Good Brands Borrow, Great Brands Steal

Good Brands Borrow, Great Brands Steal image brand thieves 238x300There have been endless variations on T.S. Eliot’s sentiment, “Immature poets imitate; mature poets steal.” Though it’s been decades since Eliot penned those words, its underlying truth is still relevant today, especially in marketing. In fact, many brands that copy or find inspiration in their competitor’s ideas see incredible revenue increases year-over-year. For instance, Urban Outfitters has experienced astonishing growth of over 500 percent despite the fact that its founders knew nothing about retail. So how did they succeed? Simple: they analyzed successes in the marketplace to innovate products for collegiate consumers that the competition couldn’t emulate.

Similar to repurposing content, brands that copy ideas from competitors are able to take advantage of tactics that have made their market counterparts so competitive. Here are a few of the ways in which major brands have flat-out found inspiration from their competitors:

J.C. Penney Channels Its Inner Target

Good Brands Borrow, Great Brands Steal image jcp

J.C. Penney has struggled recently with nationwide sales and lackluster investor confidence. In fact, the CEO, CFO, and other executive management official have taken radical moves such as dumping 10 million shares to get the company back on the prosperous track. While J.C. Penney cleans house with one hand, they take with another, copying Target’s “shops” strategy. In 2012, Target released a campaign that featured shoppers walking through a “faux main street” in their stores to find clothing. Well, the “faux main street” that J.C. Penney introduced is too similar to Target’s campaign for coincidence.

Microsoft Copies Apple

Good Brands Borrow, Great Brands Steal image microsoft

Recommended for YouWebcast: The Art of Growth Hacking: Gaining Early Traction by Doing Things that Don't Scale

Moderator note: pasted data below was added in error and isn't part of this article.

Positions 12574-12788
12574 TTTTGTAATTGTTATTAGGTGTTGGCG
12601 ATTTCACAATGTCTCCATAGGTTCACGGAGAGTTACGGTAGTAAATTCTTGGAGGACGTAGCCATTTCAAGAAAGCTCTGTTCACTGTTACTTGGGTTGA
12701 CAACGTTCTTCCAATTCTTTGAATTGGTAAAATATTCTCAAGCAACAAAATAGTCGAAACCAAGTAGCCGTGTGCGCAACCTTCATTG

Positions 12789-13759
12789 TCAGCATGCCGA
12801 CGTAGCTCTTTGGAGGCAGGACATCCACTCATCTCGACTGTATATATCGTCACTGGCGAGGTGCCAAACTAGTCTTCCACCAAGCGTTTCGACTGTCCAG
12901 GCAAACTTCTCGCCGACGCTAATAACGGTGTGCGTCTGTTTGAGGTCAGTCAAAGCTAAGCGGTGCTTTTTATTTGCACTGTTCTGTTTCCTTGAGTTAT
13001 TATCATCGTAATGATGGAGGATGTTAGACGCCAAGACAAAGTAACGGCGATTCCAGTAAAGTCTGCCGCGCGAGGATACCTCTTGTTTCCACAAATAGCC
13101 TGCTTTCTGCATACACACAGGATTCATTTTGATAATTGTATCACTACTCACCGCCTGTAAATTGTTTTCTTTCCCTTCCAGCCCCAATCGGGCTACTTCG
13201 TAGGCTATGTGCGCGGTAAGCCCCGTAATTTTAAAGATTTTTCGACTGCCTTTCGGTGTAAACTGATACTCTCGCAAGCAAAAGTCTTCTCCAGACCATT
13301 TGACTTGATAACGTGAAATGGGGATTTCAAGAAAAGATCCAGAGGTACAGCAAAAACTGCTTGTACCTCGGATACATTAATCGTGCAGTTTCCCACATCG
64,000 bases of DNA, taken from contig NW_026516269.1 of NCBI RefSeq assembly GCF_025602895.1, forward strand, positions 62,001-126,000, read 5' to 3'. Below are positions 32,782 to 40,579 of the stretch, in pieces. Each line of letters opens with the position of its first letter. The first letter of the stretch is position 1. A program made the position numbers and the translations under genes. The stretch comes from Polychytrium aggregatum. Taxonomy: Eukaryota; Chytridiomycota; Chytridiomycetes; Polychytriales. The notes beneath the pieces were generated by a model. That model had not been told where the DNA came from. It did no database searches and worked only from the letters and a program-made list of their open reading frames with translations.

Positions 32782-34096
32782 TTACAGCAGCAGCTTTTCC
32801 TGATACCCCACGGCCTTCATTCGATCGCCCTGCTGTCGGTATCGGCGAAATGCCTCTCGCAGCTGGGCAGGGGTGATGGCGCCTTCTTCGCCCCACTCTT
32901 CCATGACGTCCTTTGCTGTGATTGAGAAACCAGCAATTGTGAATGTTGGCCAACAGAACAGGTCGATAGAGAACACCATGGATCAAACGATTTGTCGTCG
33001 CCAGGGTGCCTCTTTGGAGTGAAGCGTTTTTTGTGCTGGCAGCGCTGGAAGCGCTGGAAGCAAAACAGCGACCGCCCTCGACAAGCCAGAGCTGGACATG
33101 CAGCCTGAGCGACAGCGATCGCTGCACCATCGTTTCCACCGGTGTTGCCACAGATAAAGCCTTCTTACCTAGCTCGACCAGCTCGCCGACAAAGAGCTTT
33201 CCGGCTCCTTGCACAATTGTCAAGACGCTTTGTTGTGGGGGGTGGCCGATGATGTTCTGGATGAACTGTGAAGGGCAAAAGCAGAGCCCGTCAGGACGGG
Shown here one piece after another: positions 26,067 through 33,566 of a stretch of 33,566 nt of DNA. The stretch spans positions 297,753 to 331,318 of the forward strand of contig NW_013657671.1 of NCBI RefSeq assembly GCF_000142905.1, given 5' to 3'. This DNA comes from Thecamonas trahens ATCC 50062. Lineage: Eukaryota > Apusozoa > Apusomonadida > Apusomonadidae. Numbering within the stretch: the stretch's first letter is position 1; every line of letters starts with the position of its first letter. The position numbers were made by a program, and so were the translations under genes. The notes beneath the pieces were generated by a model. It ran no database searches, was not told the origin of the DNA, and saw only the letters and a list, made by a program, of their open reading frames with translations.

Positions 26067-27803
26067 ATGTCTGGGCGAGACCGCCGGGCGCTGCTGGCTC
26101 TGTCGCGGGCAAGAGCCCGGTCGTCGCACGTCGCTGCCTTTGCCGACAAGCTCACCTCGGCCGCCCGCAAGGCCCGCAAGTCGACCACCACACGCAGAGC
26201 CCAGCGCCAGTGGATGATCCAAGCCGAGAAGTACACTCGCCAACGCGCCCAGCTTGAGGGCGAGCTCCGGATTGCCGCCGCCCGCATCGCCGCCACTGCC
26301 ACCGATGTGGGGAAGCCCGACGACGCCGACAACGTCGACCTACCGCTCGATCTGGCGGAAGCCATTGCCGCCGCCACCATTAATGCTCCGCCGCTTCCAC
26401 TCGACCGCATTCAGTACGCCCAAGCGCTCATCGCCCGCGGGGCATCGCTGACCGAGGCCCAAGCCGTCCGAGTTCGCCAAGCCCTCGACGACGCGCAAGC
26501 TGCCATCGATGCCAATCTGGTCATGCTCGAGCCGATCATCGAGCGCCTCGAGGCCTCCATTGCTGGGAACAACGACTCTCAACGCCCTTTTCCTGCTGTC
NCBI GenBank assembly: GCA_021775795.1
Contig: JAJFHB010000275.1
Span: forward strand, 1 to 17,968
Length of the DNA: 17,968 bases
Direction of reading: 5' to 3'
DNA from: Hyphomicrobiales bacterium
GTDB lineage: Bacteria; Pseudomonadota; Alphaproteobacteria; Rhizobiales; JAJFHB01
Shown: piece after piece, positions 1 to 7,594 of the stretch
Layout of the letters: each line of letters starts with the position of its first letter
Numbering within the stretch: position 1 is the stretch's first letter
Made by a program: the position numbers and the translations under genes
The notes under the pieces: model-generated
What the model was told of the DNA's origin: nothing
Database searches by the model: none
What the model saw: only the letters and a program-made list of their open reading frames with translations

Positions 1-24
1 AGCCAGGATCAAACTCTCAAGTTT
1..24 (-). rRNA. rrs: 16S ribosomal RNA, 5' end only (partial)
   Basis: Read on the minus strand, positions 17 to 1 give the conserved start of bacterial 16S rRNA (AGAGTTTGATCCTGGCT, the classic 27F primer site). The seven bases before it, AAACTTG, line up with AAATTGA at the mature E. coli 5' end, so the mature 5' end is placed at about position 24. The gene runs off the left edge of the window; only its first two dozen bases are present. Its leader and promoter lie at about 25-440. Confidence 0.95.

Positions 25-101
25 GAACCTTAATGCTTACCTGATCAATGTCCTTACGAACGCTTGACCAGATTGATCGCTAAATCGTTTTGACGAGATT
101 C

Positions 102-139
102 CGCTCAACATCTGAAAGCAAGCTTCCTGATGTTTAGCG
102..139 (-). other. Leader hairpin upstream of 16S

There’s no denying that Apple has one of the most iconic storefronts in existence. The clear glass walls and brightly lighted interior is a design that has become synonymous with the technology-giant. Instead of simply delivering products, Apple’s store space is designed to deliver a tech-feely “experience” to its millions of customers.

When Microsoft revealed its own retail stores to promote their own line of electronics, the result looks strangely familiar… From the wooden tables to the bright lights to the silver panels, you’d think it was an Apple store – minus the logo. Hey, if it works, it works, right?

Bidding on Branded Keywords

Instead of stealing your content, some competitors directly try to steal your traffic. They do this by bidding on your keywords and stealing users who are searching specifically for your brand. One of the latest examples of this is eBay, who not only bid on branded keywords, but bid on everything. Literally.

How to Copy-Proof Your Ideas

While it’s impossible to completely 100 percent copy-proof your ideas, you can develop an internal long-term strategy that keeps your brand ahead of your copying competitors. To do this, simply continue building on your previous successes. By analyzing what works, you can introduce new tools, services, and elements that keep growing the ideas that work for your brand.

Furthermore, continue expanding your sales funnel to create more path options for your consumers to follow. Content is all about storytelling, right? Then take them through a storytelling journey through your sales funnel. This will set you apart from competitors who try to copy your ideas. And even if they do, you’re always the one who’s ahead of the curve.

Have your competitors ever ‘borrowed’ from you?

Discuss This Article

Comments: 0

Add a New Comment

Thank you for adding to the conversation!

Our comments are moderated. Your comment may not appear immediately.